Cross-cultural gene-environment interactions in depression, post-traumatic stress disorder, and the cortisol awakening response: FKBP5 polymorphisms and childhood trauma in South Asia: GxE interactions in South Asia
International Review of Psychiatry
© 2015 Institute of Psychiatry. Despite increased attention to global mental health, psychiatric genetic research has been dominated by studies in high-income countries, especially with populations of European descent. The objective of this study was to assess single nucleotide polymorphisms (SNPs) in the FKBP5 gene in a population living in South Asia. Among adults in Nepal, depression was assessed with the Beck Depression Inventory (BDI), post-traumatic stress disorder (PTSD) with the PTSD Checklist-Civilian Version (PCL-C), and childhood maltreatment with the Childhood Trauma Questionnaire (CTQ). FKBP5 SNPs were genotyped for 682 participants. Cortisol awakening response (CAR) was assessed in a subsample of 118 participants over 3 days. The FKBP5 tag-SNP rs9296158 showed a main effect on depressive symptoms (p = 0.03). Interaction of rs9296158 and childhood maltreatment predicted adult depressive symptoms (p = 0.02) but not PTSD. Childhood maltreatment associated with endocrine response in individuals homozygous for the A allele, demonstrated by a negative CAR and overall hypocortisolaemia in the rs9296158 AA genotype and childhood maltreatment group (p < 0.001). This study replicated findings related to FKBP5 and depression but not PTSD. Gene-environment studies should take differences in prevalence and cultural significance of phenotypes and exposures into account when interpreting cross-cultural findings.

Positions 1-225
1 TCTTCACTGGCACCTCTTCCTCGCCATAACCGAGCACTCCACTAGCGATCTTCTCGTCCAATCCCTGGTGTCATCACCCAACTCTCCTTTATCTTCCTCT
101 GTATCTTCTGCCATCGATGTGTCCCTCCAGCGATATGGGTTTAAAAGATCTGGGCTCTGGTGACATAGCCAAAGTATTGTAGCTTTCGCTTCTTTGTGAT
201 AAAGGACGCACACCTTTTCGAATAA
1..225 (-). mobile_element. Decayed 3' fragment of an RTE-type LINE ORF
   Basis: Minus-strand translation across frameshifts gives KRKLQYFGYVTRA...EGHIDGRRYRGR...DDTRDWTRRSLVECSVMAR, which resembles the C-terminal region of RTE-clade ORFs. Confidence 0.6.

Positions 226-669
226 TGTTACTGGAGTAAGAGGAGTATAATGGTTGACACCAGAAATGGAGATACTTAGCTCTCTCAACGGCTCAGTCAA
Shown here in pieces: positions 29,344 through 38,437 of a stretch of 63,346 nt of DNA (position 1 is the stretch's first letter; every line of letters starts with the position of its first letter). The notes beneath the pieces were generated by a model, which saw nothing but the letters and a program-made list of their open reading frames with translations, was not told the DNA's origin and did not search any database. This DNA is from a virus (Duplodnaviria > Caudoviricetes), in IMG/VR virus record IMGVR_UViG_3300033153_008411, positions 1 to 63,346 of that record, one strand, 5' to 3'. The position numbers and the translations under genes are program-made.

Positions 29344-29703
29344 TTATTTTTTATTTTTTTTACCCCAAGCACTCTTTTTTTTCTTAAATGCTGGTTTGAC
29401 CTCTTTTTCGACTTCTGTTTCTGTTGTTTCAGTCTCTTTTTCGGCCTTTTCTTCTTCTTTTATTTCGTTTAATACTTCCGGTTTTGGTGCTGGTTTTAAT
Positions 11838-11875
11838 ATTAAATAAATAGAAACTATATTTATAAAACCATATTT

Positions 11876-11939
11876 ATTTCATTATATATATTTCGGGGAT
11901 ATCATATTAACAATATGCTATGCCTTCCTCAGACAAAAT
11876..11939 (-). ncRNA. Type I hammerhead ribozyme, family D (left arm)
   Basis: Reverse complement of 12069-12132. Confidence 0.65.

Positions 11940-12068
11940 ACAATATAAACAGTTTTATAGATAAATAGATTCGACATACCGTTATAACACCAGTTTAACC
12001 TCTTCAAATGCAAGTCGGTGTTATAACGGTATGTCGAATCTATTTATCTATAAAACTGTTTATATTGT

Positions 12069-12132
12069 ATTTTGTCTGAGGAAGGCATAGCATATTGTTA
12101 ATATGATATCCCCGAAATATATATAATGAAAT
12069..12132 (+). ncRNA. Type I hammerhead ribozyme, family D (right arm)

Kohrt, B., Worthman, C., Ressler, K., Mercer, K., Upadhaya, N., Koirala, S., Nepal, M., Sharma, V., & Binder, E. (2015). Cross-cultural gene-environment interactions in depression, post-traumatic stress disorder, and the cortisol awakening response: FKBP5 polymorphisms and childhood trauma in South Asia: GxE interactions in South Asia. International Review of Psychiatry, 27 (3). http://dx.doi.org/10.3109/09540261.2015.1020052